Who Is Kim Davis, The Kentucky Clerk Who's Refusing To Issue Marriage Licenses To Gay Couples?

Yet another week has passed in which not a single marriage license have been administered in Rowan County, Kentucky, where no such certificates have been issued since the landmark SCOTUS ruling overturning marriage discrimination in June. The woman to blame has only been in office since the start of the year, but she's already made a name for herself nationally. So, who is Kim Davis?

The Rowan County clerk was elected in 2014 and formally assumed her position in January 2015. She took over for her mother Jean Bailey, who had been a county clerk for nearly four decades. Davis' appointment follows a 27-year stint working as deputy county clerk. Davis even hired on her son following the election, though it is unclear what his position is.

What is known about Davis outside of her professional life as a county clerk is made all the more bizarre given her religious beliefs. A devout Apostolic Christian, Davis follows a literal interpretation of the Bible and thus considers homosexuality a sin. This is why she refuses to allow gay couples to marry in Rowan County despite legal threat and pleas to step down. Apostolic Christians are said to be incredibly conservative and rarely divorce, which hasn't been the case with Davis whatsoever. She has been married a total of four times — twice to current husband Joe Davis and once to a man named Thomas McIntyre Jr. in between the marriages to Davis, according to BuzzFeed News, which obtained Davis' marriage records directly from Rowan County. Her first marriage was to a man named Dwain Wallace in 1984.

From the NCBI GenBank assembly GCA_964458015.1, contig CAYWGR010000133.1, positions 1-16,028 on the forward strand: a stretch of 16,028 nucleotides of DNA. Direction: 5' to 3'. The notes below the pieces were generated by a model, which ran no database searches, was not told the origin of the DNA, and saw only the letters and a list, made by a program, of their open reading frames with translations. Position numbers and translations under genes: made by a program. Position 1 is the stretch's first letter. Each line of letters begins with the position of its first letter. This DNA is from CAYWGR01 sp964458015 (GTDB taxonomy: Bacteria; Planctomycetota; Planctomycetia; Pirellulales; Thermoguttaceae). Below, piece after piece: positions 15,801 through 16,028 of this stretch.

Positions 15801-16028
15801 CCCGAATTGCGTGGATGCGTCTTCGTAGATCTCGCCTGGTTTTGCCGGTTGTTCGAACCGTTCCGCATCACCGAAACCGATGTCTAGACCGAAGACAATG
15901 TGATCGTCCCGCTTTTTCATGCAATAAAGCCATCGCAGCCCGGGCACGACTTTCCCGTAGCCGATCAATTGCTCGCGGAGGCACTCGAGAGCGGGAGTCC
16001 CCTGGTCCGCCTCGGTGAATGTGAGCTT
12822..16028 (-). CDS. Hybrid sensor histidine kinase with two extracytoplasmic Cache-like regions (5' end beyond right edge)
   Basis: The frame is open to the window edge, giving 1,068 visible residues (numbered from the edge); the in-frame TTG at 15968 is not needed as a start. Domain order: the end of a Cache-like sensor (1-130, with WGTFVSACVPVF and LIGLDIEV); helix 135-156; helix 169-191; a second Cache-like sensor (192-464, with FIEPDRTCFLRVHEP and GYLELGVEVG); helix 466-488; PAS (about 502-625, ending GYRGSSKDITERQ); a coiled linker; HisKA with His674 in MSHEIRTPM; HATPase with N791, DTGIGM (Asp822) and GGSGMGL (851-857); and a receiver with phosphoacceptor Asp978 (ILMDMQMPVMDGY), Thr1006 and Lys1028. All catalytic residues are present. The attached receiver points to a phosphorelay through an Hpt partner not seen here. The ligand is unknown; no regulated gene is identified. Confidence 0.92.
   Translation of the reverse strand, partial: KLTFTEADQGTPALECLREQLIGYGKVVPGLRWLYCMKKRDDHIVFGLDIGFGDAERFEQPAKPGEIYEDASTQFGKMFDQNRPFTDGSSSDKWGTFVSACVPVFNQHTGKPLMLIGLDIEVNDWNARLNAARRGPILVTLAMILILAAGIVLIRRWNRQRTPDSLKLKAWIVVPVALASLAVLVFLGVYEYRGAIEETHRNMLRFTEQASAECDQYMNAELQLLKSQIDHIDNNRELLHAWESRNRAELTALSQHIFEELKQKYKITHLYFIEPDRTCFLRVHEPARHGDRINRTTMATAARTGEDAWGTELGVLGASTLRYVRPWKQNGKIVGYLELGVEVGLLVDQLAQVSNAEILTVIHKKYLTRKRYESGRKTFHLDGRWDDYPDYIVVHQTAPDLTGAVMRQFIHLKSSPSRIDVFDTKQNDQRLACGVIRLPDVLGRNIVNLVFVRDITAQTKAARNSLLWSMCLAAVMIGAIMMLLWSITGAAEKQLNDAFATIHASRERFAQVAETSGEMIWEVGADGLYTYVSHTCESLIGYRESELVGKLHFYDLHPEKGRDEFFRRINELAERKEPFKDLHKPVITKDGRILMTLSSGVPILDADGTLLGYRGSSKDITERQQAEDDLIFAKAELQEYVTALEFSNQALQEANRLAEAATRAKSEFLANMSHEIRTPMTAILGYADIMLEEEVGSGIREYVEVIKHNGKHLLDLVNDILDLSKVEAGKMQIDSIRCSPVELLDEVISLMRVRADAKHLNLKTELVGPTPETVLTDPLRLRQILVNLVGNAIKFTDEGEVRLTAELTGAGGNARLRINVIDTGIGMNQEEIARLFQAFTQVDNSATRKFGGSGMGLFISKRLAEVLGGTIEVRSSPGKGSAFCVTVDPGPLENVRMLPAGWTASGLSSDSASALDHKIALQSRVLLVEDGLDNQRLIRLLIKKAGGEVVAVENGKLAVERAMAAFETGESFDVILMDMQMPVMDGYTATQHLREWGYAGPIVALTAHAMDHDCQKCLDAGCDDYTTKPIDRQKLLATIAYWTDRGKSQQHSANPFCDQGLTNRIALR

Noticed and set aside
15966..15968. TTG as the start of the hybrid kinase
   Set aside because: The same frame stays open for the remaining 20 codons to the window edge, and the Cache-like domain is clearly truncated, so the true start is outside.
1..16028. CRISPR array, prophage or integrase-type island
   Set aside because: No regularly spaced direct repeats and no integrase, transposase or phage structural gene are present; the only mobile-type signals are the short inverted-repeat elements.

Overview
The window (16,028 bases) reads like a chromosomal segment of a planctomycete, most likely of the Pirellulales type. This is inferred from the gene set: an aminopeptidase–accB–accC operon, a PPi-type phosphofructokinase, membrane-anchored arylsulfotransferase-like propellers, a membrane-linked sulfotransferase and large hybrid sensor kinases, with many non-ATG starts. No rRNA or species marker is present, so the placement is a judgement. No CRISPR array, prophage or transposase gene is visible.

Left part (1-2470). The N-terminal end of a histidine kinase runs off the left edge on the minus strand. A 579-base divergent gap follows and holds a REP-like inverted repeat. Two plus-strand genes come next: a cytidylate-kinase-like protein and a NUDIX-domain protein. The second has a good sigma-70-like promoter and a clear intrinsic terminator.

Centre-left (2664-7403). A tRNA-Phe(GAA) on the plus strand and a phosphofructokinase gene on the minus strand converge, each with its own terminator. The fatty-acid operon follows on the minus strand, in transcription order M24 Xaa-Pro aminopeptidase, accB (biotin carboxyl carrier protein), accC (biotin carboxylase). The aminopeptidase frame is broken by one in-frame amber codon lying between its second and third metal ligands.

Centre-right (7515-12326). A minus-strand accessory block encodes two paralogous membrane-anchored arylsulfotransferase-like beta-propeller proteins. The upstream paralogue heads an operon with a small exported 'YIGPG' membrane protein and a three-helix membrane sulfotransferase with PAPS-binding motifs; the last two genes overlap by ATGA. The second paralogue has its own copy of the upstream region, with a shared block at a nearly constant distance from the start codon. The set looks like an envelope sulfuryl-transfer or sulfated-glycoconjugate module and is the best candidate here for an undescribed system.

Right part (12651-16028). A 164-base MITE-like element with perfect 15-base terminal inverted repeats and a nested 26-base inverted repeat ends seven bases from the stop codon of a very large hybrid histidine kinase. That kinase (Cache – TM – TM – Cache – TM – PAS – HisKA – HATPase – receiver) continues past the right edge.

Despite the hypocrisy, Davis draws a hard line on how she values marriage. According to a statement released by her lawyers, Davis' mindset regarding issuing same-sex marriage licenses is that the simple act would be sacrilegious and look as if she were endorsing something she is inherently opposed to:

To issue a marriage license which conflicts with God's definition of marriage, with my name affixed to the certificate, would violate my conscience. I have no animosity toward anyone and harbor no ill will. To me this has never been a gay or lesbian issue. It is about marriage and God's word.

Many have called for Davis' resignation and removal. The ACLU filed paperwork on Tuesday seeking a contempt of court charge thrown her why. The civil rights group is seeking financial retribution rather than prison time. Davis can only be removed from her current position as clerk via impeachment and, given the general political climate, it's highly unlikely that she will be.

As there are detractors, so there are supporters of Davis. A few showed up to the courthouse where she works on Tuesday, including local pastor Randy Smith, who spoke with The Washington Post about "promot[ing] the love of God." Truly, promoting love shouldn't include preventing others from getting married.

Images: w.marsh/Flickr (1)